A trove of some 14,500 pages from the Boy Scouts' so-called "perversion files" have been made public, and the files show that on numerous occasions local officials helped cover up abuse allegations.
A Portland attorney held a news conference on Thursday after which he made the files available.
The documents date from 1959 to 1985. This is the first time the earliest documents — those from 1959 to 1971 — have been made public.
The documents show that in many instances the files succeeded in keeping pedophiles out of Scouting, but many times they did not.
The Simon Kenton Council of the Boy Scouts Of America released a statement late Thursday.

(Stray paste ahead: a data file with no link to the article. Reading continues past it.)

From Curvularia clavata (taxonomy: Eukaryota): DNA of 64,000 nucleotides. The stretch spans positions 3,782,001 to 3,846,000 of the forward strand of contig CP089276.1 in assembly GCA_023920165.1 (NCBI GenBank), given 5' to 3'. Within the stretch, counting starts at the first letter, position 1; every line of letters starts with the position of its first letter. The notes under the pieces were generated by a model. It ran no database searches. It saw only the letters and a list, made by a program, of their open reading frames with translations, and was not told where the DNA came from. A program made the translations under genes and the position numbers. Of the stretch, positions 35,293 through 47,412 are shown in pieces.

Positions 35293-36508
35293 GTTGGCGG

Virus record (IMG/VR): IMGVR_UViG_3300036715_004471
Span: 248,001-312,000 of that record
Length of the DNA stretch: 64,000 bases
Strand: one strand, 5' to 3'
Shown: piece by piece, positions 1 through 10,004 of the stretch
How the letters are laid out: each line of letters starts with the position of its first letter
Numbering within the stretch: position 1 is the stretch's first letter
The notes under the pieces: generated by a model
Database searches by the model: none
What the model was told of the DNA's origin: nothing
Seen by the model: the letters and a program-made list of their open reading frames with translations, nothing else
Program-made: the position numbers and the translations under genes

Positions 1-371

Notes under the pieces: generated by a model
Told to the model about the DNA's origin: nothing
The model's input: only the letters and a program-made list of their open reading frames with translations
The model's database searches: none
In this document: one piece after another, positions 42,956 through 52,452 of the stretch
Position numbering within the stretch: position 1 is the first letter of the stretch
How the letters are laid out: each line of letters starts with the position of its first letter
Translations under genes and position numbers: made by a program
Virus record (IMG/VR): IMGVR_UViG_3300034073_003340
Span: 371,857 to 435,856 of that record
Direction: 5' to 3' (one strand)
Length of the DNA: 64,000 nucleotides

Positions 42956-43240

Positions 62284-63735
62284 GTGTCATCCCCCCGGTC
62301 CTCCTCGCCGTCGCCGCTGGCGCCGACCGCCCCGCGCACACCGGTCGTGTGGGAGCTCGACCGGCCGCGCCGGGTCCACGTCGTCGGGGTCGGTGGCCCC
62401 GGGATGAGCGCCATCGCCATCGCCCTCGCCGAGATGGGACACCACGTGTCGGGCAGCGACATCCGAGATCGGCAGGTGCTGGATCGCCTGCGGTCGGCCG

“The BSA has continuously enhanced our policies and procedures to ensure we are in line with and, where possible, ahead of society’s knowledge of abuse and best practices for prevention. We require background checks, local screening of volunteers, comprehensive training programs, and mandatory reporting of even suspected abuse," Simon Kenton Council CEO Jeff Moe said. "Under today’s policies, any suspicion of abuse is immediately reported to law enforcement.”
The Associated Press obtained copies of the files weeks in advance and conducted an extensive review of them.